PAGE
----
2023 Series opener in Johannesburg makes a sold-out statement

JOHANNESBURG, March 30, 2023 – In North America, it was “Opening Day” as Major League Baseball returned for the 2023 season before sold-out crowds coast-to-coast.

Approximately 9,000 miles away, in beautiful Johannesburg, South Africa, the 2023 J.P. Morgan Corporate Challenge Series also had its opening day and welcomed a full capacity crowd. It truly felt like a new beginning for an event with global appeal and a rich history.

“This year’s race feels like a return to normality post COVID-19,” said Kevin Latter, Senior County Officer, Sub-Saharan Africa, for Corporate Challenge event owner and operator J.P. Morgan. “For us it tells us as an event, it is more relevant than ever. People want to spend time with each other, and the Corporate Challenge does that for us and for all the attendants.”

The 18th edition of the J.P. Morgan Corporate Challenge at the historic Wanderers Club in Johannesburg drew an official capacity crowd of 13,976 entrants from 346 companies. That represented a massive improvement over the 5,817 participants that joined the 3.5-mile (5.6 km) team road race in 2022, following two sensible years of COVID postponements.

“The world of work has changed,” said Michelle Marais, who served as team captain for Sanlam Specialized Finance. “Post-COVID, we’re gradually returning to the office with renewed appreciation for interface engagements and our role in shaping an organization that showcases the extent to which we are an employer of choice. Events such as the J.P. Morgan Corporate Challenge are an apt platform for us to bring our employer brand to life.”

The capacity crowd was fueled by nine companies who registered 300 or more employees: Investec (507 entrants), Anglo American (417), Absa (405), Momentum (350), Standard Bank (350), KPMG (339), Ernst & Young (325), Rand Merchant Bank (300), and Rand Water (300). But the Corporate Challenge is all-inclusive, and among these behemoths on the race course were dozens of small, entrepreneurial companies that registered the four-employee minimum.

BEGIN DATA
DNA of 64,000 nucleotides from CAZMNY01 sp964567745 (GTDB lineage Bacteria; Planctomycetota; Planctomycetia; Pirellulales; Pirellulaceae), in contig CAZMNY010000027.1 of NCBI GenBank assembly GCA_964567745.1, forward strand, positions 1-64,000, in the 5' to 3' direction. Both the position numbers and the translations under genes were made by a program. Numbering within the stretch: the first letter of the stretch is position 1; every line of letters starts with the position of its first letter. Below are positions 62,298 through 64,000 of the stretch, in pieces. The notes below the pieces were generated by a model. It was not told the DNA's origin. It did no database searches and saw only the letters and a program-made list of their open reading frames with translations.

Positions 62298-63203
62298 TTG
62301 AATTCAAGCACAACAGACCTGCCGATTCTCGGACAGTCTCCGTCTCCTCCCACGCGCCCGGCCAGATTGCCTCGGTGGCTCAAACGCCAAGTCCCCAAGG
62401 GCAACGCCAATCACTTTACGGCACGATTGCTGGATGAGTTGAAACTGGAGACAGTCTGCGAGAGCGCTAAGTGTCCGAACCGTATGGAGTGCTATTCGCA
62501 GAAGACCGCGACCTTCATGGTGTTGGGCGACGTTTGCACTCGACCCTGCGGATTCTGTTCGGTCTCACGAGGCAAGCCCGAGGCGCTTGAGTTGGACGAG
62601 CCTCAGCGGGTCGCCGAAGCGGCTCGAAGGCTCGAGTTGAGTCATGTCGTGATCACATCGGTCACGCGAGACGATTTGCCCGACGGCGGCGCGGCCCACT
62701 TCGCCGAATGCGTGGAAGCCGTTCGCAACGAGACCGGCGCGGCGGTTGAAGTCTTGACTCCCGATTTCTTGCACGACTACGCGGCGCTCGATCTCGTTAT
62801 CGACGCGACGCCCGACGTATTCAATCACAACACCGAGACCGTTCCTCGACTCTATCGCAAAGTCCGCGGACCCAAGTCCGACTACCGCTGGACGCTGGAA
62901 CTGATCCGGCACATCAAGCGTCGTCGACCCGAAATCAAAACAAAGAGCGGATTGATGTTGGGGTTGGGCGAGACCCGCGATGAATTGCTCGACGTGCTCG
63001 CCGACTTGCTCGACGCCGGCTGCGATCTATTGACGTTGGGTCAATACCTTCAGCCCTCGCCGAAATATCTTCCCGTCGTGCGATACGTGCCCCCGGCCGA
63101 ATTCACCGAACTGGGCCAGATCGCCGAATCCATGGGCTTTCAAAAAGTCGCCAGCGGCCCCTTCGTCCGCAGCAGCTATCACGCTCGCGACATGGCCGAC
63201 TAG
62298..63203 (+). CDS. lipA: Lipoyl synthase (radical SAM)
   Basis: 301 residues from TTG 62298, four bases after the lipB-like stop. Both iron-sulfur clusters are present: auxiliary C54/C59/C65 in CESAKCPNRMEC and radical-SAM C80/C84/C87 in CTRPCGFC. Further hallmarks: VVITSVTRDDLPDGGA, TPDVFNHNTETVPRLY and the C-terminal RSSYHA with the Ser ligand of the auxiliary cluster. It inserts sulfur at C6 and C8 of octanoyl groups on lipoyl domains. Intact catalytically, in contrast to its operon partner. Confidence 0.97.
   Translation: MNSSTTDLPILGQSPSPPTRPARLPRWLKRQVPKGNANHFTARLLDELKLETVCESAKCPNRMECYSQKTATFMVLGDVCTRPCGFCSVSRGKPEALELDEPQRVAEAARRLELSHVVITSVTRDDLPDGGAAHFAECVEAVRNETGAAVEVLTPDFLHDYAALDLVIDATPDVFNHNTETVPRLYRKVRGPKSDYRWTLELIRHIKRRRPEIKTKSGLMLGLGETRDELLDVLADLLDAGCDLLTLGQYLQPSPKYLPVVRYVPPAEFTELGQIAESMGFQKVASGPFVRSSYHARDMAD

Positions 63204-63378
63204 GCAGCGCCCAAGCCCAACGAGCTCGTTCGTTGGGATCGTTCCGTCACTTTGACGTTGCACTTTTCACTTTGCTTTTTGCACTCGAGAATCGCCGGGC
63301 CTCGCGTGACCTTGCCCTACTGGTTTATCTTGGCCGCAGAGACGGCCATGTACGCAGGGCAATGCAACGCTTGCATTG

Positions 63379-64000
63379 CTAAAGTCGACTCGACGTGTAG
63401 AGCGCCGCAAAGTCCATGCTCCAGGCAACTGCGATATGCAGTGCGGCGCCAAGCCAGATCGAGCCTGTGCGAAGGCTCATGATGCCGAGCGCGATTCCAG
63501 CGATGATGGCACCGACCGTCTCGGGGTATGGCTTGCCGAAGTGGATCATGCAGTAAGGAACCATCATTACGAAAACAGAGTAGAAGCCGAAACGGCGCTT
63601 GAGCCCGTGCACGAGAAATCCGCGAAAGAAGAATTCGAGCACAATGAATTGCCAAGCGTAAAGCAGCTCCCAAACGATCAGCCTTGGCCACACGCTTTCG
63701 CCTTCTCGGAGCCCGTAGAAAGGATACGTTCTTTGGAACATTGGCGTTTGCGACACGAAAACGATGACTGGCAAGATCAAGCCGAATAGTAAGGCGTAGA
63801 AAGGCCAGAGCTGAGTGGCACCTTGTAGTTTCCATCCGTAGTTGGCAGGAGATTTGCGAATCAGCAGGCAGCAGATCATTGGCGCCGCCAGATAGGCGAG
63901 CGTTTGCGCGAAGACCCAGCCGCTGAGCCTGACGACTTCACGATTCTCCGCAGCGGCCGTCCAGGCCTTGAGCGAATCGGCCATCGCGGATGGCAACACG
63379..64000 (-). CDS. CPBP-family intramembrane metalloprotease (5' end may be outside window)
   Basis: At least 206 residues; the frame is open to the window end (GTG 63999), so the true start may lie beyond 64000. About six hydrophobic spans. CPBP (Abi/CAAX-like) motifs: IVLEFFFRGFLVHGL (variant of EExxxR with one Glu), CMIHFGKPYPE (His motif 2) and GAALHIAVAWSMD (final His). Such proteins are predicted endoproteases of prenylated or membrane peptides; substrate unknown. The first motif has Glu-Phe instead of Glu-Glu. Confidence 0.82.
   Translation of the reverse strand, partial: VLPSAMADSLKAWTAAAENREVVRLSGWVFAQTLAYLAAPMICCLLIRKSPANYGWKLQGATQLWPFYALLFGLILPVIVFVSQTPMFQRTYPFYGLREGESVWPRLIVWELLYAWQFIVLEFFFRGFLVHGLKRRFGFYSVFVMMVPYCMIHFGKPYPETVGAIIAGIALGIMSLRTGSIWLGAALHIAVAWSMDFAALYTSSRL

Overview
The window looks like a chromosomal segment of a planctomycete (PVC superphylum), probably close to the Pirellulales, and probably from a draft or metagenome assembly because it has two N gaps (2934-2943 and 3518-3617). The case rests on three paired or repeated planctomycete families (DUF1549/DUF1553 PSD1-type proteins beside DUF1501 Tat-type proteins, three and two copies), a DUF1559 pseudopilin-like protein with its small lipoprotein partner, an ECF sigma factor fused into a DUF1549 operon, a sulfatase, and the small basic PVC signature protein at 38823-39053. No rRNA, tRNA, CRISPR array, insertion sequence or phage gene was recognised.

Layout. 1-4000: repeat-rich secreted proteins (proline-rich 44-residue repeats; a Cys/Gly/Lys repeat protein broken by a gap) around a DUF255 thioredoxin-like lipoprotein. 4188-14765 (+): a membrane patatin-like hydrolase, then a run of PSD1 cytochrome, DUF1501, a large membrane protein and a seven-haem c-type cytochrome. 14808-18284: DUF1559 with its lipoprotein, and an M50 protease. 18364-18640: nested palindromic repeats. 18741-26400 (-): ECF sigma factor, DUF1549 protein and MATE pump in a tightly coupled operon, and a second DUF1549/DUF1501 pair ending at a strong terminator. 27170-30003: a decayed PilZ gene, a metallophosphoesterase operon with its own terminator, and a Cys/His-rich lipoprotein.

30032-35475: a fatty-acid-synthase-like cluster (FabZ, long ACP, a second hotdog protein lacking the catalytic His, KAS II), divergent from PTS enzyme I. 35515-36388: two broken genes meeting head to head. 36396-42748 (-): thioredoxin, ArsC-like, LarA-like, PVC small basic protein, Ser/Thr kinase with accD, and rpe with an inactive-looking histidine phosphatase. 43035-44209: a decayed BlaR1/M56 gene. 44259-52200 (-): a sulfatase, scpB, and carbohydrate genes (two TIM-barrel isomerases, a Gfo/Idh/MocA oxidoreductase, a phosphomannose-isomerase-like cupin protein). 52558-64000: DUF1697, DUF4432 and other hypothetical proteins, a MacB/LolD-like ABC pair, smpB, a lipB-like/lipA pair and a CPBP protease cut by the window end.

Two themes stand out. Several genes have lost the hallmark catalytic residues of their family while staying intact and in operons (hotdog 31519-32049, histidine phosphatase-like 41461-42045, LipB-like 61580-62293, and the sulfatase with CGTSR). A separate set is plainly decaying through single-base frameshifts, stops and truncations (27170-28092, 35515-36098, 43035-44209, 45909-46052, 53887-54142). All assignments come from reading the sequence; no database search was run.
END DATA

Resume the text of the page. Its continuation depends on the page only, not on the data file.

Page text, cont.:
Travis Johnston, who has been team captain for financial services provider Stanlib for many Corporate Challenges in Johannesburg, couldn’t wait to get back with his colleagues to the Wanderers Club.

“Anytime we can bring in wellness, conversations and face-to-face experiences we jump onto those opportunities,” said Johnston. “It’s always been important both now and in the past. But now, with the hybrid systems of work we have, we don’t always have everyone in the same place at the same time. For this event we embrace the challenge of fitness and build relationships with memories.”

Memories were indeed made as the sold-out crowd was blessed with comfortable temperatures to compete, clear skies and an ideal party atmosphere for the post-race concert performed by four-time SA Music Awards winner Shekhinah and DJ Luis. It just added to the credibility of an event that first appeared in Johannesburg in 2004 and now is enjoying a renaissance.

All 346 registered businesses left the Wanderers Club gratified that the efforts of the employees contributed to a good cause. For the 10th consecutive year, J.P. Morgan donated in celebration of the Corporate Challenge to the Laureus Sport for Good Foundation. South Africa CEO Marlene Coestzee-George and Sport for Good Foundation Chairman Morne du Plessis represented Laureus at the event along with a host of ambassadors and other celebrities.

du Plessis, one of the most beloved former captains of the legendary rugby union squad Springboks, had to be impressed by the efforts at the front of the pack by Edward Mothibi and Mia Morrison.

Mothibi, representing Implats, a producer of platinum group metals, successfully defended his Corporate Challenge 2022 men’s individual title by being the first finisher overall to break the finish line tape on the cricket oval at the Wanderers Club. His winning time was 17:22 (4:58 mile pace).

“The crowd was amazing,” Mothibi said. “To hear everyone out here recognizing us and cheering us on was amazing. J.P. Morgan is doing such a great thing. They are sending a message to companies that everyone in the company has the chance to train and get healthy. It’s not about coming first like myself, but about participating and finishing the race.”

Morrison earned the women’s title, pridefully crossing the finish line in representation of her employer Investec. She clocked in at 21:59 (6:17 pace) and it was a return to the winners’ circle, as Morrison also won this event in 2019. Much has changed in her life since.

“I had a baby at the end of 2021, so I didn’t know what I could do today,” Morrison said. “I won in 2019, and that year I was training seriously for Comrades (Marathon). But this year I haven’t really been training for anything specific, and I’ve just been running for the joy of it. So, it really was a wonderful surprise to see what I could achieve.”

Morrison then sent a message to every Corporate Challenge participant.

“I would like to encourage everyone to find joy in exercising,” she said pridefully. “Find what works for you. You're going to be a better performer in the workplace if you also invest in yourself and that includes exercise.”

Mothibi and Morrison now sit atop the J.P. Morgan Corporate Challenge Series Leaderboard with 14 events remaining in the 47th year of this worldwide event. The next group of runners to challenge their times will be in Singapore on Thursday, April 27.